Ryanair’s Michael O’Leary warns of ‘higher prices’
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Thousands of holidaymakers hoping to head to Europe this week may struggle to make the journey with Ryanair as a result of planned strike action. While crew in the UK have not voted to join the strikes, the knock-on effect of walkouts in popular destinations such as Spain and Portugal could be problematic for Britons who plan to fly with the budget airline. The walkouts will begin on Friday, June 24 but where will be most affected?
When are Ryanair workers striking?
Ryanair staff are planning to strike across a number of European countries from this week.
While most of the strikes will take place on Friday, June 24, Saturday 25 and Sunday 26, some demonstrations will continue into early July.
Crews from Portugal, Spain, Italy, Belgium and France are all expected to take part in the planned walkouts, but on which dates will each country strike?
Six days of strikes have been planned by Ryanair crews based in Spain.
This week, customers should expect staff walkouts on Friday, June 24, Saturday 25 and Sunday 26.
Further strikes will also take place on Friday, July 1 and Saturday, July 2.
Workers have said they are “unhappy” with working conditions and pay given to Ryanair staff.
Holidaymakers planning to or from Spain on these dates should check their flight status prior to, and on the day of travel.
Staff in Portugal will demonstrate their cause over three days of planned strikes on June 24, 25 and 26.
The strikes have been fuelled by calls for compliance with Portuguese law and better working conditions for staff being unresolved by Ryanair.
The civil aviation union, SNPVAC said: “This mobilisation is not only an opportunity to put the spotlight on multiple attacks on workers’ dignity and to make this reality known but also a moment to show unity and solidarity against dumping.”
Unions representing staff in Italy called for a shorter 24-hour strike on Saturday, June 25 to coincide with walkouts in both Spain and Portugal.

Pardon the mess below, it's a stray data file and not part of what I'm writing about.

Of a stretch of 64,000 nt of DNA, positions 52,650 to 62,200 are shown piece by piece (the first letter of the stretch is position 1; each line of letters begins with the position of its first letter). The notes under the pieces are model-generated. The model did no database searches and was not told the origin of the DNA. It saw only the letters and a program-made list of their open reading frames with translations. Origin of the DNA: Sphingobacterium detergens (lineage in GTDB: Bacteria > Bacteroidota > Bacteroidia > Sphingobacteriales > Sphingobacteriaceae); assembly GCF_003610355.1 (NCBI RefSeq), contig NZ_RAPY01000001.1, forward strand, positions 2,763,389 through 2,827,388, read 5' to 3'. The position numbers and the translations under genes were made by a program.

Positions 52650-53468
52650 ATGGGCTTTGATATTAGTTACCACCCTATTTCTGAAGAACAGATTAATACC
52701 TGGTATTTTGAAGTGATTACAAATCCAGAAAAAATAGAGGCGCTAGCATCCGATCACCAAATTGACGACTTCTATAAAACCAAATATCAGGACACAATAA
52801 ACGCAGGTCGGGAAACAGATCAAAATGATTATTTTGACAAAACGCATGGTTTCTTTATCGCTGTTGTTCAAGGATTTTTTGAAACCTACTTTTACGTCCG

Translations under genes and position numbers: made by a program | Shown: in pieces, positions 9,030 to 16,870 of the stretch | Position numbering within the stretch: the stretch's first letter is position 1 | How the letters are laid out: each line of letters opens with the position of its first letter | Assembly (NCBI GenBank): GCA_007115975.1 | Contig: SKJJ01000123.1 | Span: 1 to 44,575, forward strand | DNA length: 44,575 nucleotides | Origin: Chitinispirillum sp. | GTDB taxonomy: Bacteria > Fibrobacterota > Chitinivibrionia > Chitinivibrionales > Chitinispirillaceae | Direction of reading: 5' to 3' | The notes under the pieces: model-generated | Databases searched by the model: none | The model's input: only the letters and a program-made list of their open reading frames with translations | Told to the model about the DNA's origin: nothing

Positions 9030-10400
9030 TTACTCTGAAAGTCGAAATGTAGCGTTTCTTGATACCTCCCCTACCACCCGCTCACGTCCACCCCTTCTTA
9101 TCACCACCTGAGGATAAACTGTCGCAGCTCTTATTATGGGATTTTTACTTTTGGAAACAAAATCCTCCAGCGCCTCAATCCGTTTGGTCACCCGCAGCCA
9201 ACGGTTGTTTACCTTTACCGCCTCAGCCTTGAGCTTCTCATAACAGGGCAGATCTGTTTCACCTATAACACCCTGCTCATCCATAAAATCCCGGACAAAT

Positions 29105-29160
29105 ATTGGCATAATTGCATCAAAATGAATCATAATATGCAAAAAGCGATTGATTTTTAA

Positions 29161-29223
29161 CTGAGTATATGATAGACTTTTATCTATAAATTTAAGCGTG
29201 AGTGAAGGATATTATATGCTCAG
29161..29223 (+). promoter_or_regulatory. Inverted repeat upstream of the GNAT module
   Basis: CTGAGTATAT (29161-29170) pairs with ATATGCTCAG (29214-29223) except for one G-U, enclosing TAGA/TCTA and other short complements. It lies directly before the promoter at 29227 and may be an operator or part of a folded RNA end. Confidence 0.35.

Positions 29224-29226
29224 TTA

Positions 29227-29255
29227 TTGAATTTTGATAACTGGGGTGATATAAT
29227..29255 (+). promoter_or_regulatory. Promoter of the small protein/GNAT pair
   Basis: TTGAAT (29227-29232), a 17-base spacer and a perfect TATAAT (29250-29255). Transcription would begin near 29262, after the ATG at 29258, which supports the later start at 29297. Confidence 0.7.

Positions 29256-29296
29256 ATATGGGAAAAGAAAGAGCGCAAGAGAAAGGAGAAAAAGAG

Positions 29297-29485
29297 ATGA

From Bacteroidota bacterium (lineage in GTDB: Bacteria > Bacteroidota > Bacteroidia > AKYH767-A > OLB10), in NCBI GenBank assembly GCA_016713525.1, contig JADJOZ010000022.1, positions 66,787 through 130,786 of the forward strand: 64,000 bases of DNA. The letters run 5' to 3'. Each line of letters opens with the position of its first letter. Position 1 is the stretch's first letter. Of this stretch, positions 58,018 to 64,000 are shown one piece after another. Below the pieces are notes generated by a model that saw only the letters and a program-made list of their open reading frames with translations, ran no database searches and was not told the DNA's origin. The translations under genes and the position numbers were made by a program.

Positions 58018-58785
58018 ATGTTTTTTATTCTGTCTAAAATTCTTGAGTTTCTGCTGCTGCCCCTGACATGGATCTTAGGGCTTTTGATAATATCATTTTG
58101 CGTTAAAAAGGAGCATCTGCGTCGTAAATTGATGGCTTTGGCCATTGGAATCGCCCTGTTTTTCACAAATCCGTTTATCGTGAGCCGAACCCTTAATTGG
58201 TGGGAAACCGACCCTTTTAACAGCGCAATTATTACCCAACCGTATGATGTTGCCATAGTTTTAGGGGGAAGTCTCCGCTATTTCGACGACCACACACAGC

Disputes over pay and working conditions have fuelled the action – both issues that have been unresolved for some time.
The short strike will be the second one this month, following earlier action by the FILT-CGIL and UILTrasporti unions in the form of a four-hour stoppage to seek improved pay and conditions for Ryanair workers.
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In France, unions have threatened action on Saturday, June 25 and Sunday, June 26 with several airports expected to be affected.
Ground staff from Aéroports de Paris are planning further action on July 2 following calls for a salary increase of €300.
The action is being coordinated by several French unions and could cover all staff at both Charles de Gaulle and Orly airport in Paris, including security personnel.
Crew in Belgium will strike for three days to demonstrate the alleged failure by Ryanair to respect Belgian labour law.
Despite claims from Ryanair boss Michael O’Leary stating that allegations made by Belgium were “complete rubbish”, crew are still planning to strike on June 24, 25 and 26.
The weekend strikes will mark the second bout of action to affect the country’s flight schedule this week, following earlier cancellations to all departing flights from Brussels Brussels Zaventem Airport on Monday during a security staff strike.
How long will flights be disrupted for?
While hundreds of Ryanair flights will be impacted by the action this week and on some days in early July, the company is confident that the “widespread disruption” will not continue beyond these dates.
A spokesperson for the airline said: “Ryanair has negotiated collective agreements covering 90 percent of our people across Europe.
“Those negotiations are going well and we do not expect widespread disruption this summer.”
However, continued strikes from other companies are likely to cause further travel chaos throughout the peak travel season, with cancellations and strike action expected from easyJet, British Airways and Scandinavian Airlines.
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